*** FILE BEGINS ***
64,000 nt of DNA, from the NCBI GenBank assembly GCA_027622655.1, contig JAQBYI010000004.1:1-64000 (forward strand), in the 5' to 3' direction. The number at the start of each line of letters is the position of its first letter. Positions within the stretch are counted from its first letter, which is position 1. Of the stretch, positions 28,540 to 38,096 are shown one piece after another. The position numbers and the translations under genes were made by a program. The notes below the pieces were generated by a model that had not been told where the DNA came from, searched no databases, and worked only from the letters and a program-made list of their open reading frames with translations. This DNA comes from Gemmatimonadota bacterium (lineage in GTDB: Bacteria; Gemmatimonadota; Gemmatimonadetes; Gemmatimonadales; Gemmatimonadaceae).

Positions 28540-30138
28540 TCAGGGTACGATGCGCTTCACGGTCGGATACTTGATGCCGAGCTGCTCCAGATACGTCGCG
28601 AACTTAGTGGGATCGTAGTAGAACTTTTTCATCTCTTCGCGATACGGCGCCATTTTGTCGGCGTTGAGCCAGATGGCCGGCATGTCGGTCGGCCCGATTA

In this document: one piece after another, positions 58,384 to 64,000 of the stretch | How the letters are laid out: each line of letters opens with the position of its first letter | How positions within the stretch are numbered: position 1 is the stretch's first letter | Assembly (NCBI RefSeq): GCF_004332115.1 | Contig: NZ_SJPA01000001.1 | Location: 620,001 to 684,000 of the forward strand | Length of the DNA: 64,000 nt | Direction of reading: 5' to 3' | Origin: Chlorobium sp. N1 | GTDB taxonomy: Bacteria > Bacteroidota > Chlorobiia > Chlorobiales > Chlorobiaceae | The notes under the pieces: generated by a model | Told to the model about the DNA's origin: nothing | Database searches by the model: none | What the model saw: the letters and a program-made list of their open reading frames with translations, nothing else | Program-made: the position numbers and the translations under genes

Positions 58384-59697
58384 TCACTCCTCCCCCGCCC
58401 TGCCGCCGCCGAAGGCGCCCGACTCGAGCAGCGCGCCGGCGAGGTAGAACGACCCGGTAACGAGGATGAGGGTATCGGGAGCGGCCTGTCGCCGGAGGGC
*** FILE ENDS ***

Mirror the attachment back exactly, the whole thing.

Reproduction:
64,000 nt of DNA, from the NCBI GenBank assembly GCA_027622655.1, contig JAQBYI010000004.1:1-64000 (forward strand), in the 5' to 3' direction. The number at the start of each line of letters is the position of its first letter. Positions within the stretch are counted from its first letter, which is position 1. Of the stretch, positions 28,540 to 38,096 are shown one piece after another. The position numbers and the translations under genes were made by a program. The notes below the pieces were generated by a model that had not been told where the DNA came from, searched no databases, and worked only from the letters and a program-made list of their open reading frames with translations. This DNA comes from Gemmatimonadota bacterium (lineage in GTDB: Bacteria; Gemmatimonadota; Gemmatimonadetes; Gemmatimonadales; Gemmatimonadaceae).

Positions 28540-30138
28540 TCAGGGTACGATGCGCTTCACGGTCGGATACTTGATGCCGAGCTGCTCCAGATACGTCGCG
28601 AACTTAGTGGGATCGTAGTAGAACTTTTTCATCTCTTCGCGATACGGCGCCATTTTGTCGGCGTTGAGCCAGATGGCCGGCATGTCGGTCGGCCCGATTA

In this document: one piece after another, positions 58,384 to 64,000 of the stretch | How the letters are laid out: each line of letters opens with the position of its first letter | How positions within the stretch are numbered: position 1 is the stretch's first letter | Assembly (NCBI RefSeq): GCF_004332115.1 | Contig: NZ_SJPA01000001.1 | Location: 620,001 to 684,000 of the forward strand | Length of the DNA: 64,000 nt | Direction of reading: 5' to 3' | Origin: Chlorobium sp. N1 | GTDB taxonomy: Bacteria > Bacteroidota > Chlorobiia > Chlorobiales > Chlorobiaceae | The notes under the pieces: generated by a model | Told to the model about the DNA's origin: nothing | Database searches by the model: none | What the model saw: the letters and a program-made list of their open reading frames with translations, nothing else | Program-made: the position numbers and the translations under genes

Positions 58384-59697
58384 TCACTCCTCCCCCGCCC
58401 TGCCGCCGCCGAAGGCGCCCGACTCGAGCAGCGCGCCGGCGAGGTAGAACGACCCGGTAACGAGGATGAGGGTATCGGGAGCGGCCTGTCGCCGGAGGGC